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In Bloom: Wildflower Season in Texas

Apr 24, 2020

Every year, Texans wait anxiously for the day when bluebonnets and Indian paintbrushes fill the hills with vibrant color.

“There are so many incredible native wildflowers that come to life in spring, like Indian blankets, Blackfoot daisies, prickly poppies and, of course our state flower – the Texas bluebonnet,” says Doris Lea, Executive Director of Hidden Springs of McKinney.

There are more than 5,000 types of flowers that burst into color every spring along the roadways of Texas. While bluebonnets and Indian paintbrushes are the stars of the show, other favorites include Drummond phlox, verbena, pink English primrose, Texas bluebells, bee balm, sunflowers, morning glories, rain lilies and many, many more.

Originally, this blog post was going to feature a small sampling of spots around the McKinney, Texas area where you could find your perfect wildflower photo op and experience. However, because of COVID-19, most of our favorite sites are temporarily closed. It’s more than a little sad, because the warm weather has brought an early season to the Texas plains.

Instead, we’ve put together some suggestions for enjoying the wildflowers safely and comfortably during the quarantine.

(As a reminder, wildflowers are exactly that – wild. And while there are no laws on the books about picking flowers, Texans are taught at a young age that it’s best to leave those wild beauties to themselves. Much like you wouldn’t try to catch a wild animal, it’s encouraged to not pick or trample through fields of wildflowers.)

Best Ways to See Wildflowers While Social Distancing

The best way to see wildflowers while also practicing good social distancing techniques? Head out on a wildflower drive. There are literally hundreds of miles of scenic roads, highways, byways and avenues where you can find gorgeous blooms as far as the eye can see. The Lady Bird Johnson Wildflower Center has a list of some spectacular scenic drives that Texans can take, from the Panhandle all the way down to Southwest Texas.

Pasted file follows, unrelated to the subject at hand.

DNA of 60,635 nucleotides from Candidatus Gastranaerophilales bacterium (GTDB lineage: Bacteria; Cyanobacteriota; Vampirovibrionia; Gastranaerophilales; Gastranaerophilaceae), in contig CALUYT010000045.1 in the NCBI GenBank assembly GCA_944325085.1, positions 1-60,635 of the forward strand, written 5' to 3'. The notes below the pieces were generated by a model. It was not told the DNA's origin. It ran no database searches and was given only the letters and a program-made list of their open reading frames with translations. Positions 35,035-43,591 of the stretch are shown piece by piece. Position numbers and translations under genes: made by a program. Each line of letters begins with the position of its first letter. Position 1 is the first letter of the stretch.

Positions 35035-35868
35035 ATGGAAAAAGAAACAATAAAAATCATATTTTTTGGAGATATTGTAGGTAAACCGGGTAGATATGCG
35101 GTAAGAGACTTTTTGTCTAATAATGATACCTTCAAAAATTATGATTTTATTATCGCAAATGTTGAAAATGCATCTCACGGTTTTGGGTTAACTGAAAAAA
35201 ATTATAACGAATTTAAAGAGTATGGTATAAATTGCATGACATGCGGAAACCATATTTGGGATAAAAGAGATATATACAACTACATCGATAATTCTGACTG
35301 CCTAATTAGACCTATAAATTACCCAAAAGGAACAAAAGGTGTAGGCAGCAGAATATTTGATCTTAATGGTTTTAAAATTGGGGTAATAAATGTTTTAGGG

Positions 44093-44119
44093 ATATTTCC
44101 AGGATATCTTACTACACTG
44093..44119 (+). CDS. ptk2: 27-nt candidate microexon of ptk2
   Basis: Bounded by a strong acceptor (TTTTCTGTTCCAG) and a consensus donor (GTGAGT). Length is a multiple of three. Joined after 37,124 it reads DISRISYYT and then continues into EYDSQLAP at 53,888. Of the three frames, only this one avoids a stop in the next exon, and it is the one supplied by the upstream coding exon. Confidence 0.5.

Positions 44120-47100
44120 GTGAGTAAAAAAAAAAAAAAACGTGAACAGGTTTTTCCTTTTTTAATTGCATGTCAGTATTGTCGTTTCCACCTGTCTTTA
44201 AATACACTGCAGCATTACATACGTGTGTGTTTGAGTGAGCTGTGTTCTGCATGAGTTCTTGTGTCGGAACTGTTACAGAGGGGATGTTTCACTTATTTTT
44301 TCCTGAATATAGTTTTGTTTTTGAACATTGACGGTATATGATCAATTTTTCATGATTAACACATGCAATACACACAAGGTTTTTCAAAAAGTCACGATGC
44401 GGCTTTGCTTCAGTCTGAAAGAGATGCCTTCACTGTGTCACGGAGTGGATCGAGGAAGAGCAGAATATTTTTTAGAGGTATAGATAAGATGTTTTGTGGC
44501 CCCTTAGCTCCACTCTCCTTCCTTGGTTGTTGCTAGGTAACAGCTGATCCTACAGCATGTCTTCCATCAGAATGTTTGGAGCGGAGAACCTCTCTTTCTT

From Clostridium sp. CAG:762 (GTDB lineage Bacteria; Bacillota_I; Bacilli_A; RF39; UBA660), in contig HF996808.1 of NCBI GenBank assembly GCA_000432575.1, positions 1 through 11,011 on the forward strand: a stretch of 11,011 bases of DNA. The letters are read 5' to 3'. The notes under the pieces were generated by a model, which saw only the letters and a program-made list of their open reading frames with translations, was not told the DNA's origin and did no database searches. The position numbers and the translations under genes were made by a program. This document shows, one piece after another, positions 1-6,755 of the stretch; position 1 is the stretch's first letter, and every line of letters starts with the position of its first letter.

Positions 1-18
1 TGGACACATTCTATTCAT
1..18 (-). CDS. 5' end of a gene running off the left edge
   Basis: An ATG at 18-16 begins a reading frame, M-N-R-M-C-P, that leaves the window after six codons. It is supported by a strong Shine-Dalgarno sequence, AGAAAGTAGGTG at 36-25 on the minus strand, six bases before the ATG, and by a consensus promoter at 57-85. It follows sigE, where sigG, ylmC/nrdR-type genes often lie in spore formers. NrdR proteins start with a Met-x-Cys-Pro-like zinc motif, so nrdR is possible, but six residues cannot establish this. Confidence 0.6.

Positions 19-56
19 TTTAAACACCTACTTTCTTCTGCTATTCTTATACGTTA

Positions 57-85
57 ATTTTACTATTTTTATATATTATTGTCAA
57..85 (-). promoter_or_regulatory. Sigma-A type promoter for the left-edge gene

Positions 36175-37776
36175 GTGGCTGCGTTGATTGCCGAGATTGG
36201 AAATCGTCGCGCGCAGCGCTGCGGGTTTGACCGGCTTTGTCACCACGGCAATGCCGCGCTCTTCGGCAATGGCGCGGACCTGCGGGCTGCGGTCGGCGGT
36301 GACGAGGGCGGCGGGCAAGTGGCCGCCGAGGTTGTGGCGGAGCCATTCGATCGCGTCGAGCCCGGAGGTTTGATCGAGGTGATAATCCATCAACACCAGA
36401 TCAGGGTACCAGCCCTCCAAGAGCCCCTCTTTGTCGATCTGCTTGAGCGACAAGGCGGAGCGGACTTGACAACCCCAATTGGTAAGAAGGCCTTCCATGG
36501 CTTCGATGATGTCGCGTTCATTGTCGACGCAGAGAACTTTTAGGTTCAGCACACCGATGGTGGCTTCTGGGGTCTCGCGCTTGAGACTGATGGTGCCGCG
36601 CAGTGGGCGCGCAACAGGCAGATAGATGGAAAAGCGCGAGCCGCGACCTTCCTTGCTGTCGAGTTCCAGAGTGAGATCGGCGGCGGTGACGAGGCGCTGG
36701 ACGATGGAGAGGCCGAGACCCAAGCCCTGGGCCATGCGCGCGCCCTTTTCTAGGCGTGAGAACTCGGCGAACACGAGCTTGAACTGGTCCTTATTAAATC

The Dallas/Fort Worth area is located in two distinct regions of our great state. The first is the Blackland Prairies, which is a region named for its deep, fertile black soils. This region consists of a gently rolling landscape with most vegetation related to farming and ranching. Remnants of the Blackland Prairies are preserved in the Clymer Meadow Preserve in Hunt County, Parkhill Prairie in Collin County, Cedar Hill State Park in Cedar Hill and Rosehill Park in Garland. Wildflowers at Cedar Hill include bluebonnets, antelope horns, bluebell and fleabane.

The other region is the Cross Timbers and Prairie region, which is marked by dense areas of trees combined with irregular plains and prairies. It is west of the Blackland Prairies and northeast of the Edwards Plateau. Tandy Hills Natural Area in Fort Worth protects the native prairie with more than 500 native wildflower and plant species. The Bob Jones Nature Center and Preserve in Southlake protects the eastern Cross Timbers ecosystem on about 750 acres.